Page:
I tend to get a lot of e-mails from people either claiming to have invented the next big thing in alternative energy, or from people who want to know if a particular company has something that seems worthwhile. Generally, I can sniff out the scams and pseudoscientists pretty quickly. There are lots of telltale signs.
In general there will be no patents, nor patents pending. They will often tell tales of having their invention suppressed. A secret catalyst or secret formulation is another frequent theme. (People too often ascribe magical properties to catalysts. Catalysts can speed up a reaction, but they do not allow you to get around the laws of thermodynamics.) Scam companies will often incorporate a hot buzzword into their company name or the name of their technology, like ‘nano…’ (implying nanotechnology). Claims that the technology will solve the world’s energy crisis are all too common. Many times, it simply comes down to “if it seems too good to be true…” However, I normally give people the benefit of the doubt and I investigate further.
Sometimes a scam isn’t easy to sniff out, and sometimes an invention is a real breakthrough. Since I have often been asked about how to sort the wheat from the chaff, I will document a recent investigation into a company that looked promising at first glance. The company first came to my attention via a poster at The Oil Drum who posted a link about a company called AlphaKat. Here was the post:
I have a member on my website board who is pushing really hard biomass gasification as means to save us all. Here’s the company he mentioned earlier with process capable of using everything one can think about:
Can anyone give some comments about this?a few Utube videos full of high optimism also…
sounds too good to be true – therefore it is?
I checked out some of the videos, which sounded intriguing but highly improbable. Regardless, I did some digging. The technology was invented by a German named Christian Koch. Dr. Koch had teamed with Austrian immigrant Michael Spitzauer to bring the technology to the U.S. Dr. Koch has a U.S. patent pending on the process (United States Patent Application 20050115871). You can see interviews (in English) with both Dr. Koch and Spitzauer here:
I noticed a couple of things when I read through the patent. First, the claims that were being made were that it could turn any biomass into diesel, but the patent seems to indicate that you must start with an oil of some type. The technology sounds very much like thermal depolymerization (TDP), which as we know works (except not on things like woody biomass), but is not economical. It was certainly not a biomass gasification process. However, there is nothing that I am aware of that is capable of unraveling cellulose and turning it into a fuel in 3 minutes. So it definitely sounded too good to be true.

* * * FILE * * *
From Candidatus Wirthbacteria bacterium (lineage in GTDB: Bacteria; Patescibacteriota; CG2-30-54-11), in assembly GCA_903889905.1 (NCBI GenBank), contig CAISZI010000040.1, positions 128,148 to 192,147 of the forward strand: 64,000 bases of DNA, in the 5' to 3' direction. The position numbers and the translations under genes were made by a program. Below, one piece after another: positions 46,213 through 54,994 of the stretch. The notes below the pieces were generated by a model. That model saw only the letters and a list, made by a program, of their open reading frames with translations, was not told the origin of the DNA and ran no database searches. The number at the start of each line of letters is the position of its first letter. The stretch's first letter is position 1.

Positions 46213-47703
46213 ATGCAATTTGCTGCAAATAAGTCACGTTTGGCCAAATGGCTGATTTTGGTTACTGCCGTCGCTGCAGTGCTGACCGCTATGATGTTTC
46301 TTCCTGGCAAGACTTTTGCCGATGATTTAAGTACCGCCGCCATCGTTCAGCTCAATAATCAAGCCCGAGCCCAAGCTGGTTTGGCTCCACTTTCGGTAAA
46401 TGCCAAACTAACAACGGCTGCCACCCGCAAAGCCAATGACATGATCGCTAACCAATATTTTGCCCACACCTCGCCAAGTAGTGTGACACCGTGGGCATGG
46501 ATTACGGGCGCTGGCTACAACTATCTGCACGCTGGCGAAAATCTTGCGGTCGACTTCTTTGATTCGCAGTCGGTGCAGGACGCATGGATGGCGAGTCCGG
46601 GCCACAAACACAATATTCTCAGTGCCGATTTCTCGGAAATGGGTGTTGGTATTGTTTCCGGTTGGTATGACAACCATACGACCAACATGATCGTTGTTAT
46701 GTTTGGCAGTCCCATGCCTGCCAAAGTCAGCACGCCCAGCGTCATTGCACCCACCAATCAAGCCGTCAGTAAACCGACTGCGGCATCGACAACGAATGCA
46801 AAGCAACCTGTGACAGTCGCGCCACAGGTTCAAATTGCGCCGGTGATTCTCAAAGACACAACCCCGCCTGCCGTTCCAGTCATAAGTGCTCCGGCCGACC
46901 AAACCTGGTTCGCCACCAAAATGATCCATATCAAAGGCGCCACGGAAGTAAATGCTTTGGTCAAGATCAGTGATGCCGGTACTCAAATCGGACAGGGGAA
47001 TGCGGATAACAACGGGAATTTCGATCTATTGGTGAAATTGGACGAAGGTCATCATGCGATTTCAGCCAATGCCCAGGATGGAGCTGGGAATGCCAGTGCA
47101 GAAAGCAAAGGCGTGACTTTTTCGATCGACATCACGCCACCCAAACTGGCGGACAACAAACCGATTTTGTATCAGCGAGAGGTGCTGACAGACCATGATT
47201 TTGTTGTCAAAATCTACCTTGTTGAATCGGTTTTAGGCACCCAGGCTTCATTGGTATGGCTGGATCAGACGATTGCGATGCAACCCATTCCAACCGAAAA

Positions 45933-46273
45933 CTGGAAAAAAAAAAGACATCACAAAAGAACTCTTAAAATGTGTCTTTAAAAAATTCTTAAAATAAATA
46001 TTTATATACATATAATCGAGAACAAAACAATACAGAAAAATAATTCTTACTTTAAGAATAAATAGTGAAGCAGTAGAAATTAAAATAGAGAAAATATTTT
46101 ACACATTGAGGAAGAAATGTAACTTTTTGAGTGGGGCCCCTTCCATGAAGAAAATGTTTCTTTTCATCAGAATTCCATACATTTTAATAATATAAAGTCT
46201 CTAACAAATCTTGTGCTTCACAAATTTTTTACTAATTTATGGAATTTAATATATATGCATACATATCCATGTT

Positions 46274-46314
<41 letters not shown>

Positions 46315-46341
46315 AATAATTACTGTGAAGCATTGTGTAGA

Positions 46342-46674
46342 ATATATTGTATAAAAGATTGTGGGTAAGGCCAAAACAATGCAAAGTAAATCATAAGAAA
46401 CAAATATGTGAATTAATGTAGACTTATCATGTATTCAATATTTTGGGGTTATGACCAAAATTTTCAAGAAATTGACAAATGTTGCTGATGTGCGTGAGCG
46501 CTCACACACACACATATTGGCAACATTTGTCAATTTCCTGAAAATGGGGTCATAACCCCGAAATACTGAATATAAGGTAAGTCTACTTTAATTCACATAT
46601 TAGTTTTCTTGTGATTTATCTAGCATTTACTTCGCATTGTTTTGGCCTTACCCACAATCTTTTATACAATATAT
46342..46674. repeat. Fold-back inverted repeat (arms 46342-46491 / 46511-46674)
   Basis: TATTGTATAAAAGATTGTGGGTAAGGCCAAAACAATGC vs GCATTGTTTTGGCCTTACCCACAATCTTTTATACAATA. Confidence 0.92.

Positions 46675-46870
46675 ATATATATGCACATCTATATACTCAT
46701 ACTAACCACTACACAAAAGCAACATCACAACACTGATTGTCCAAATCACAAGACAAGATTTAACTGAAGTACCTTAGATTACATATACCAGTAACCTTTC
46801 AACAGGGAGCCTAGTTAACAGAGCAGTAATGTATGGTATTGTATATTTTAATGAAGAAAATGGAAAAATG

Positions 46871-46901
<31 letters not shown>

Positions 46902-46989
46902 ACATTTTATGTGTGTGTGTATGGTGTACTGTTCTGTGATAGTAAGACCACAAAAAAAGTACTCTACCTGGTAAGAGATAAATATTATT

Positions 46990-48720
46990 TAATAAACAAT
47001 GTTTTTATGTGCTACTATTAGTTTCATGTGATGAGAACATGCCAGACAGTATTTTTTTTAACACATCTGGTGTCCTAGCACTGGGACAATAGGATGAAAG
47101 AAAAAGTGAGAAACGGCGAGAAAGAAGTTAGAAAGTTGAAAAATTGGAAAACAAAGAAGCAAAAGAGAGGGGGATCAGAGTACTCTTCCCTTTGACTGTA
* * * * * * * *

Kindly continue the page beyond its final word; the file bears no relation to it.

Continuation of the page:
This sounded interesting, so I worked my way to the website of Michael Spitzauer. The website is incredibly cheesy, poorly designed, and full of fractured English. If you dig, you can see that he has made his wife – a former cocktail waitress – a Senior Vice President of the company. Technical expertise among the team seems to be in very short supply. I also spotted the tell-tale buzzword “Nano”-diesel:
At this point, things are starting to smell funny. Digging a little deeper, I found that Spitzauer has been convicted of fraud, and has been involved in multiple shady dealings. He was also scammed by a Nigerian advance fee scheme, so may not be the sharpest knife in the drawer:
In that last link, he says the oil companies are out to get him, and this is why his past has been exposed:
“The big oil companies in Europe and this country have made threats to us, but even if they would do something to our lives, this company will go on,” Spitzauer said. “Our plant works, and we will make diesel for the people.”
But doubts have been raised about the claims made for Green Power’s technology and about Spitzauer’s personal history — a history that includes a fraud conviction in his native Austria, a lengthy extradition battle in a separate case, and the bankruptcy of his previous business venture.
In an interview, Spitzauer, 38, said none of that was relevant to Green Power and its prospects. “What easier way is there to discredit somebody than to look at something in their past?” he said. “We are here for the future.”
So, we have a process that sounds too good to be true and the involvement of a convicted fraudster who is now saying the oil companies are out to get him. Not knowing more, I would steer clear. This all sounds much like the claims that Xethanol was making. Some of their key players had been previously accused of fraud as well. What happened? Their claims fell apart, and Xethanol finally went bankrupt (as I had predicted) because they couldn’t do what they said they could do:
Finally, I should point out that Michael Spitzauer has had a falling out with Dr. Koch. So it is still possible – albeit I think remotely – that Dr. Koch’s original invention is what he claims it is. But, if you want to put the technology to a real test, run some biomass through the machine that is spiked with a radioisotope (maybe C14) that would show up in the product. I will bet money that the spiked carbon doesn’t show up in the hydrocarbon, and that will be the end of that. If I were a prospective investor, I would insist upon such a test.
This particular case turned up a lot of dirt pretty easily once I started digging. It isn’t always that easy. But there are a still a good number of people who are convinced that this is for real. I think it is very telling, though, that skepticism runs high among the chemists and chemical engineers mentioned in the various links. But as I said, one can design tests to prove or disprove the claims.